Nikon should have done as Canon does, which is to let every setting have numeric values which always give the same results, and give us access to all the values in each menu. Nikon has chosen to keep this complex enough that people who don't read me will probably never figure it out.
Using MENU > Shooting Menu > Manage Picture Control > Load/save, you can store, recall and share these settings via CF cards.
I saved my wild setting using the SAVE option. I renamed it KenRockwell.com and put it here for you to try.
Copy this PICCON01.NCP Nikon Picture Setting File to your computer. It's a tiny 52 Byte file that downloads instantly.
After you copy it, be sure it's named "PICCON01.NCP" Rename it if your computer renamed it something else. My Mac (OS 10.4.11) didn't recognize the file type and appended .txt to it, for instance. My wife's iMac (OS 10.5.1) worked fine.
Create a new folder called NIKON at the top level of your CF card.
Create a new folder called CUSTOMPC in this new NIKON folder.
Put the PICCON01.NCP file in the CUSTOMPC folder. Computer hackers would call this directory structure something like NIKON D300/NIKON/CUSTOMPC/PICCON01.NCP.
Nikon uses all capital letters, so I'd use the same.
Put the CF card in your camera.
Load it into your camera's memory using MENU > Shooting Menu > Manage Picture Control > Load/save > Copy to Camera.
You now can use the same exact setting I use in my D300 into your D300, big deal.
Shortcomings of Saving and Sharing Picture Controls
Now that Nikons can make wild colors just as Canon has done these past few years, it would be nice if Nikon had a way for direct access to various "picture styles." Since I have my colors cranked, I need to tone them down for people shots, which requires resorting to menus. On my Canons, I program the SET button to let me choose among my presets with the Canon big rear dial.
None of the Picture Control settings are complex enough to warrant saving them to a CF card. They are just a few simple parameters.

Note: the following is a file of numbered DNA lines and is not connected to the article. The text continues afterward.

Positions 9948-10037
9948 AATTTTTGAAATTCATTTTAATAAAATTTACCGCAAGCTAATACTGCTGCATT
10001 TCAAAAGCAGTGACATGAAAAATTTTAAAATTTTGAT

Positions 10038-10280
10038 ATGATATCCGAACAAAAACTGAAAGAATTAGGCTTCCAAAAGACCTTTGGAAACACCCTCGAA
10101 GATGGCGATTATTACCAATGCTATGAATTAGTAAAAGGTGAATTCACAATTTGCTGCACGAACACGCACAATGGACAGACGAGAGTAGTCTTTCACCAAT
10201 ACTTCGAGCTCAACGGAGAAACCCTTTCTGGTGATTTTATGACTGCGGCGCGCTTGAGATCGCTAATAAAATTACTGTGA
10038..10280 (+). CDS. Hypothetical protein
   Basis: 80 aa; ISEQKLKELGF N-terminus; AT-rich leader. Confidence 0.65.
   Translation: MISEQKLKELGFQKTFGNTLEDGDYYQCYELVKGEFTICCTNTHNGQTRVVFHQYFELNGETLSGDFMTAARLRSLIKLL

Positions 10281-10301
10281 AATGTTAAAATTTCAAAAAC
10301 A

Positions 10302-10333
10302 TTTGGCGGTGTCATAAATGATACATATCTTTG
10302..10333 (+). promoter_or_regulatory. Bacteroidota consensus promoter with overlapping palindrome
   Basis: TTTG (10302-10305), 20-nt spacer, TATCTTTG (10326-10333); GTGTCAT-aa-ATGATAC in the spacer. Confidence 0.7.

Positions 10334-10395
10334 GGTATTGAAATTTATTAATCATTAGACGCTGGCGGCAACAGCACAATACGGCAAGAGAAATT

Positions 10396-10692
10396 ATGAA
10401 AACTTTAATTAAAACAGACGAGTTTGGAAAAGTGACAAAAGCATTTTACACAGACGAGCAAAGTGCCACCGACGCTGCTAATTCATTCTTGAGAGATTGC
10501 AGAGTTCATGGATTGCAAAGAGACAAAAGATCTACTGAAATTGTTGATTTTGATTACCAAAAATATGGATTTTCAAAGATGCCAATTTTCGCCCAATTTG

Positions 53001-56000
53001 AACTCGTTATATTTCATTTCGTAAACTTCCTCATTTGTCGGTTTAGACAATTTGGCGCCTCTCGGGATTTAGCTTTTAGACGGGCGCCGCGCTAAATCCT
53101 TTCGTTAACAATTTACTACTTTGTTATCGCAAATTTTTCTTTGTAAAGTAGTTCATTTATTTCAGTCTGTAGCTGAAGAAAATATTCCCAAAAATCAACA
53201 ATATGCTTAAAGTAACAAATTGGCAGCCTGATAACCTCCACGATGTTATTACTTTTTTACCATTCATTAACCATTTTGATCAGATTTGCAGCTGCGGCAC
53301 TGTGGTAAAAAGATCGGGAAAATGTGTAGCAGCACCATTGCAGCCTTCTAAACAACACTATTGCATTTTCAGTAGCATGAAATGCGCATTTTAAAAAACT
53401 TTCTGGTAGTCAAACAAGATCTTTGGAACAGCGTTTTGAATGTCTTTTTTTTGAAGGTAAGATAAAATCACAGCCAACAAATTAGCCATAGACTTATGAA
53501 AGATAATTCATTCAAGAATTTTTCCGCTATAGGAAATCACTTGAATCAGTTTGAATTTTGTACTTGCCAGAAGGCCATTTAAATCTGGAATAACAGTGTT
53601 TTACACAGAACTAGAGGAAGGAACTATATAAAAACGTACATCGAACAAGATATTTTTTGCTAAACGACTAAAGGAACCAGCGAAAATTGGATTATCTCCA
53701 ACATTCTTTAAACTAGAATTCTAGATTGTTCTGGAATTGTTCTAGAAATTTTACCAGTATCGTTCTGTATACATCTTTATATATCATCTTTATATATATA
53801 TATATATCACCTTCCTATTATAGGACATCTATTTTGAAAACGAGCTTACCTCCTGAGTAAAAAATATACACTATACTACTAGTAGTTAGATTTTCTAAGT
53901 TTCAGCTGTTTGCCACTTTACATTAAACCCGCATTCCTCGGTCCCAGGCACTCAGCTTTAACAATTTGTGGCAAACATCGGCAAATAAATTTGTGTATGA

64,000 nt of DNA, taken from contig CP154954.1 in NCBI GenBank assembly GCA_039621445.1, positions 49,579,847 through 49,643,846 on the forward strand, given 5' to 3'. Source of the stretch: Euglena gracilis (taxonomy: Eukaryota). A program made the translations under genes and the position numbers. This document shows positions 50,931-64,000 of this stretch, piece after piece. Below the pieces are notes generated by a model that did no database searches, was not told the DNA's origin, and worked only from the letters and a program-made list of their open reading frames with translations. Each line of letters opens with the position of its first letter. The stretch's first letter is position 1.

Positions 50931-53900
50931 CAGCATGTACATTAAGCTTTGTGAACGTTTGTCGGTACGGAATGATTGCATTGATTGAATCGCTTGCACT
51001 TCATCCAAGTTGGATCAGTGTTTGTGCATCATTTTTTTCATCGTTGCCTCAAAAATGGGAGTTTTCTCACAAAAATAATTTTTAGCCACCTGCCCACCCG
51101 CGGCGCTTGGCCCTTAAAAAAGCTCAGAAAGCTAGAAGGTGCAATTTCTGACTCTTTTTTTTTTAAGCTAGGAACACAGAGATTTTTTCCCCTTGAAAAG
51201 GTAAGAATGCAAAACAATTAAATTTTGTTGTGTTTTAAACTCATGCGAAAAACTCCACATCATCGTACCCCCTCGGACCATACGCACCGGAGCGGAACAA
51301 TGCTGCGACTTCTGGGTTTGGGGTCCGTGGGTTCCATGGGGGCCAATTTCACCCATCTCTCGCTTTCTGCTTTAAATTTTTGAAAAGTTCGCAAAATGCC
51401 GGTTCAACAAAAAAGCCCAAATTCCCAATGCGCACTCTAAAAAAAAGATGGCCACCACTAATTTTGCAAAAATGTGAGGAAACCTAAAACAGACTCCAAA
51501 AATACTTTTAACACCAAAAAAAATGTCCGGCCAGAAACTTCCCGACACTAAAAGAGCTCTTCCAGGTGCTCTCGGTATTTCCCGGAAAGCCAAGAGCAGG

I find it easier to change them in-camera than to fiddle with jamming cards in and out of cameras.
These settings don't remember the critical settings for Active D-Lighting (ADL aka ADR), Nikon's great new dynamic-range management system. You need to set or unset these manually since they are not saved or recalled as picture styles.
From what I read in Nikon's D300 Users Manual (page 160 et seq.), Nikon only intends for these settings to be transferred on memory cards, not via computers or the Internet as I've done here.
Since the PICCON01.NCP files aren't file types recognized by computer operating systems, weird things can happen when transferring them. Sometimes punctuation in the preset names don't get recalled, your computer may rename the file, or the camera may not recognize the file after it's been through your computer.
I was able to recall my PICCON01.NCP file from the Internet and restore it in to my D300 via my Mac, but it took me a few tries on OS 10.4.11. It worked the first time on OS 10.5.1. Good luck!
Using the two-button reset
When you use reset, each Picture Control is reset back to its default, and each of your saved Picture Controls is reset back to the way in which it was saved.
If you changed anything about any picture control, like Contrast or Sharpening, and want to save that, save it as a new, named Picture Control.